An instrument designed to illustrate the dynamics of rotating bodies, and consisting essentially of a solid rotating wheel mounted in a ring, and having its axis free to turn in any direction. (followed by explanatory note.)
As for our smalltalk, as far as I'm concerned, I'm totally comfortable with Mal's point (the converse may not be equally true ;-) and I wouldn't go any further, we have reached a moot (that is, irrelevant) point... I suggest that the whole (now bulky) discussion page be archived before someone else comes up like, "Well, I'm the man, you don't understand a thing." -- The Power That Be 14 March 2006 8:16 EST
At the risk of revisiting an issue that seems to have be amicably forgotten, I wish to challenge Mal and Boothman's assertion that BrE should be privileged as unmarked "English" over AmE or AusE or other dialects. Their argument seems to be that the primary branch of a language as it diverges into dialects is the one that is the native dialect of people in the region that was the cradle of the language. Thus, while northwestern Germany might be the cradle of Anglo-Saxon, English has since become a separate language from other Anglo-Saxon tonuges, and thus Frisian or Low German should not be the standard for English today. The problem with this argument, though, apart from it being rejected by linguists, is that it would have a number of absurd consequences. For example, Poruguese became a distinct language from the various Iberian forms of Vulgar Latin around the 9th century, in what is now Galicia and parts of Leon, both of which are parts of present-day Spain. At the time, almost all of present-day Portugal was controlled by the Moors. Not until the Reconquista drove the Moors from present-day Portugal several hundred years later did Portuguese become established in most of present-day Portugal. The cradle of Portuguese, therefore, is not even in Portugal, and the dialect of Portuguese spoken in Galicia today is considered exactly that, a dialect that diverges in a number of ways from "standard" Portuguese.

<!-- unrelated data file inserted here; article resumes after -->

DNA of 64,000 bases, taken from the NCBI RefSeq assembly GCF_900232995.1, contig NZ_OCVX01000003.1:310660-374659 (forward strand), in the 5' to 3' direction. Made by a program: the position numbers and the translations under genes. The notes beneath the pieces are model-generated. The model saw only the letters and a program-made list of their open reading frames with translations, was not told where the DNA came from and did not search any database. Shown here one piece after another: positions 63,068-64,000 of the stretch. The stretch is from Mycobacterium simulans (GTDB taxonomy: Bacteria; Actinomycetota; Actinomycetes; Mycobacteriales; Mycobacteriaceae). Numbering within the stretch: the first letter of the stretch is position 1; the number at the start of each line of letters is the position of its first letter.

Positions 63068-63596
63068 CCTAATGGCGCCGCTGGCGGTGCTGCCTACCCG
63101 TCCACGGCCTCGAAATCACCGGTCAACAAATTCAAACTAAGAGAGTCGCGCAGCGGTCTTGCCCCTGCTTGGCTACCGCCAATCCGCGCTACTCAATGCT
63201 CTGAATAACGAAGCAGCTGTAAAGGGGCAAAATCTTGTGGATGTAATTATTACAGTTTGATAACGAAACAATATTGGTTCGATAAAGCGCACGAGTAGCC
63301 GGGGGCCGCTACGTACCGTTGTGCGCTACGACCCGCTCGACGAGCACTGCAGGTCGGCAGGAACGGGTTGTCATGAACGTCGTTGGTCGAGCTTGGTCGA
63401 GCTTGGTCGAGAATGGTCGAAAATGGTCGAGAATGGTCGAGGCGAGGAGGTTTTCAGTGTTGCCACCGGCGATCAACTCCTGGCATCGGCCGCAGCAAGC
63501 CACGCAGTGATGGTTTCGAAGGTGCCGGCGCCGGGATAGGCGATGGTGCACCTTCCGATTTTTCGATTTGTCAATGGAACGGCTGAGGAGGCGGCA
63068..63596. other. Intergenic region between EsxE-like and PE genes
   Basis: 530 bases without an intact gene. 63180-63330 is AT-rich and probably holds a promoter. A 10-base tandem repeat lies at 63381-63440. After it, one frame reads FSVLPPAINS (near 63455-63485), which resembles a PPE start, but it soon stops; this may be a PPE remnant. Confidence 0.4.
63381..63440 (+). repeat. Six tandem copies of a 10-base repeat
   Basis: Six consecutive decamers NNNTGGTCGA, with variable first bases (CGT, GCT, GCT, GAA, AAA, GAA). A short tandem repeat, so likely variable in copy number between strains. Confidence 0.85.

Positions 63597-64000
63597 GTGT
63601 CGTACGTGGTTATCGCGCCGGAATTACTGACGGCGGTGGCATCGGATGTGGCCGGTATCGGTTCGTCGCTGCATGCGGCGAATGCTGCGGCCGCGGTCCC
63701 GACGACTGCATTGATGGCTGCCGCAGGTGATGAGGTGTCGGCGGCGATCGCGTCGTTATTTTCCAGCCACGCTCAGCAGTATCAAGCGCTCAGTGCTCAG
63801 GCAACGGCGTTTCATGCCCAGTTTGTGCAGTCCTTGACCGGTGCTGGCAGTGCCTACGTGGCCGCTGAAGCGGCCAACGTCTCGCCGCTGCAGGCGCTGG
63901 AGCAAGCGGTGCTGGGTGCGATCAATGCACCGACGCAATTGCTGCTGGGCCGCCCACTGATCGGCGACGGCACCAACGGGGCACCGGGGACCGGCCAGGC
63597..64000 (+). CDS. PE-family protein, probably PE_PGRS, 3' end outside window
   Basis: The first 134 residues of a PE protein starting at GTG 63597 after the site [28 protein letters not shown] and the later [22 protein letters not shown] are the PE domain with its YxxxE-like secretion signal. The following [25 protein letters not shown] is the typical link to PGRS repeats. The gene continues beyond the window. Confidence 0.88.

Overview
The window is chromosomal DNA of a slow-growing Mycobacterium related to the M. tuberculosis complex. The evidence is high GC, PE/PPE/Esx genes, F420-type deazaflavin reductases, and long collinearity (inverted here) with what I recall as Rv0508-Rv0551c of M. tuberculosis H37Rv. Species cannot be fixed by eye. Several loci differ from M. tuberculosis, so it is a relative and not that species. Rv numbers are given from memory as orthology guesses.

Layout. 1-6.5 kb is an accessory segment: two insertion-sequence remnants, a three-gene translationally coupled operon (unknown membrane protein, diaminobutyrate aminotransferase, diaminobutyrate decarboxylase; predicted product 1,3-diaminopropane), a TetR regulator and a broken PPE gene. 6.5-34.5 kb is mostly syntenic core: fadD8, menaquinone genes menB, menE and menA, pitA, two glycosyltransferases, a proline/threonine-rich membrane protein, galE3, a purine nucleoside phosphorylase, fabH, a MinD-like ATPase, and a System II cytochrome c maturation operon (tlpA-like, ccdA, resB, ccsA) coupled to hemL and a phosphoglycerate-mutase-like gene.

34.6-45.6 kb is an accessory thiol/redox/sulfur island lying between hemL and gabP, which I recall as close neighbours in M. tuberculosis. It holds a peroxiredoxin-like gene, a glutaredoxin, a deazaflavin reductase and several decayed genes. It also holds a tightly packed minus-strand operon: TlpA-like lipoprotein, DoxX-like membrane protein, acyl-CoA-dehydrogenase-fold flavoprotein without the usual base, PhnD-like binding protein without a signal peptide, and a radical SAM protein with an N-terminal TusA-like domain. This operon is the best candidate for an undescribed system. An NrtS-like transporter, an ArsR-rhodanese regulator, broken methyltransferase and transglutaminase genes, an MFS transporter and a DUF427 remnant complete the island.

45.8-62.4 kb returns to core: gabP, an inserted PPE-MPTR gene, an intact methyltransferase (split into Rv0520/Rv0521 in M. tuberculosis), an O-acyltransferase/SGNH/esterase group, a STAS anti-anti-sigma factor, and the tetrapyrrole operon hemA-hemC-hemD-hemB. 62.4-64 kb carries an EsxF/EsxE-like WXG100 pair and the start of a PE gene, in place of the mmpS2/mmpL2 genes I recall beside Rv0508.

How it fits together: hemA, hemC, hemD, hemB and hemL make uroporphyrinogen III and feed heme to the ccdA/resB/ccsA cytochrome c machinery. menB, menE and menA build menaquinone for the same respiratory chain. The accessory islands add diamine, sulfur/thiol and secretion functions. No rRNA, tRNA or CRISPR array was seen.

With the geography justification shown for the canard that it is, the claim that non-British dialects are offshoots can only by valid by presupposing that BrE is "the standard" for all time, i.e., by "begging the question" (in BrE usage), or by showing that it has remained static while other dialects have diverged. It's hardly necessary for me to show that both contemporary BrE and contemporary AmE have evolved considerably from their common 17th-century origin--others have done this exhaustively. --Atemperman 21:51, 27 April 2006 (UTC)